Chloe Ghent

UC San Francisco

“Expanding Our Understanding of Bacterial Antibiotic Resistance Mechanisms Through Evaluation of Antibiotic-Induced Resistance Gene Regulation”

Antibiotic resistance among bacterial strains is currently on the rise, which poses a substantial public health threat. This necessitates a better understanding of antibiotic resistance mechanisms to engineer future antibiotic classes that can circumvent these pathways. Many antibiotics operate by binding to the bacterial ribosome and disrupting protein translation; subsequently, many resistance genes modify the bacterial ribosome to occlude antibiotic binding. The expression of antibiotic resistance genes is often induced by the presence of the antibiotic that the gene confers resistance to; this can be achieved through a regulation mechanism that involves an upstream open reading frame (uORF) that precedes the antibiotic gene sequence. I am interested in characterizing the expression of the antibiotic resistance gene cfr, which encodes a protein that methylates the bacterial ribosome and inhibits antibiotic binding. I hypothesize that cfr regulation is facilitated by a conserved uORF that precedes the gene. I am proposing that regulation occurs at both the translational and protein activity level and is sensitized to the presence of antibiotic.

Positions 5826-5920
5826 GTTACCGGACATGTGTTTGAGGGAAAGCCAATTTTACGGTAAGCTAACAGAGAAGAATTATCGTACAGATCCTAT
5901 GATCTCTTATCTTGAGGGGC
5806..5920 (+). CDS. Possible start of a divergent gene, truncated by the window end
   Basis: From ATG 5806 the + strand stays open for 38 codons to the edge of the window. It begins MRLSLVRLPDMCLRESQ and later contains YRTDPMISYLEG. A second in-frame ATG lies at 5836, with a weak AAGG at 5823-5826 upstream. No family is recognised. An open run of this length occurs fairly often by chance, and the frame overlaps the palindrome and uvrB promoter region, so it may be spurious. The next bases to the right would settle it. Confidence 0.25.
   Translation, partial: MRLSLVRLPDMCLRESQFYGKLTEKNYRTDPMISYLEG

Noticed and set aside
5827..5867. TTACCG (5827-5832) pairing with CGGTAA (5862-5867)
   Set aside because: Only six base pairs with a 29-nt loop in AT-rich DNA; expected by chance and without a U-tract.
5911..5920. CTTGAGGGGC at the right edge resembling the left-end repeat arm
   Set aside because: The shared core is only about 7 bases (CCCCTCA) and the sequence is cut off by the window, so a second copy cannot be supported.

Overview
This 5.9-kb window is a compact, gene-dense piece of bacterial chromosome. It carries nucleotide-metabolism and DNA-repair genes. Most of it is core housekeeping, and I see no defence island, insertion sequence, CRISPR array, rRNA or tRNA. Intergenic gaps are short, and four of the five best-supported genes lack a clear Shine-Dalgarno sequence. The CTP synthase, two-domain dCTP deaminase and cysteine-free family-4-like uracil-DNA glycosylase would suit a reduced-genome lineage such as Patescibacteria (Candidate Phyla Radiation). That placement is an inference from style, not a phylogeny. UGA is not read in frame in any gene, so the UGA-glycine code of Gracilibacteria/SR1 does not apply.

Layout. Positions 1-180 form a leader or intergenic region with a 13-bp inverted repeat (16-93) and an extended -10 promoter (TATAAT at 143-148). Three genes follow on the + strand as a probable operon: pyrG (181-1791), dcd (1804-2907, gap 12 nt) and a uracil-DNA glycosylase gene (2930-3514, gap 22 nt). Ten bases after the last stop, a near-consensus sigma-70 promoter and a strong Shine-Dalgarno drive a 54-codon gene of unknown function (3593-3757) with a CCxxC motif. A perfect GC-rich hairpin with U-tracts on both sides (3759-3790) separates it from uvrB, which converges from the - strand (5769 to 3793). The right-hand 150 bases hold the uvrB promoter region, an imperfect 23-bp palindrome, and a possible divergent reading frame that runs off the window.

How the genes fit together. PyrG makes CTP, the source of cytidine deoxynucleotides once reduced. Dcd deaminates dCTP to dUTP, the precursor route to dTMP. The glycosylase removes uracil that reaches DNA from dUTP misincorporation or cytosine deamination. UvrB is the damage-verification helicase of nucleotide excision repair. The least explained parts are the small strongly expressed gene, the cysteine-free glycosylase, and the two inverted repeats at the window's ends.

ABSTRACT

I am proposing to investigate the regulation of the bacterial antibiotic resistance gene, cfr, via an upstream open reading frame. I hypothesize that regulation is occurring at both the translational and protein activity level and plan to test my hypothesized models using biochemistry and microbiology techniques. I aim to further understand how cfr expression is sensitized to the presence of antibiotics to help inform antibiotic engineering that circumvents resistance mechanisms.
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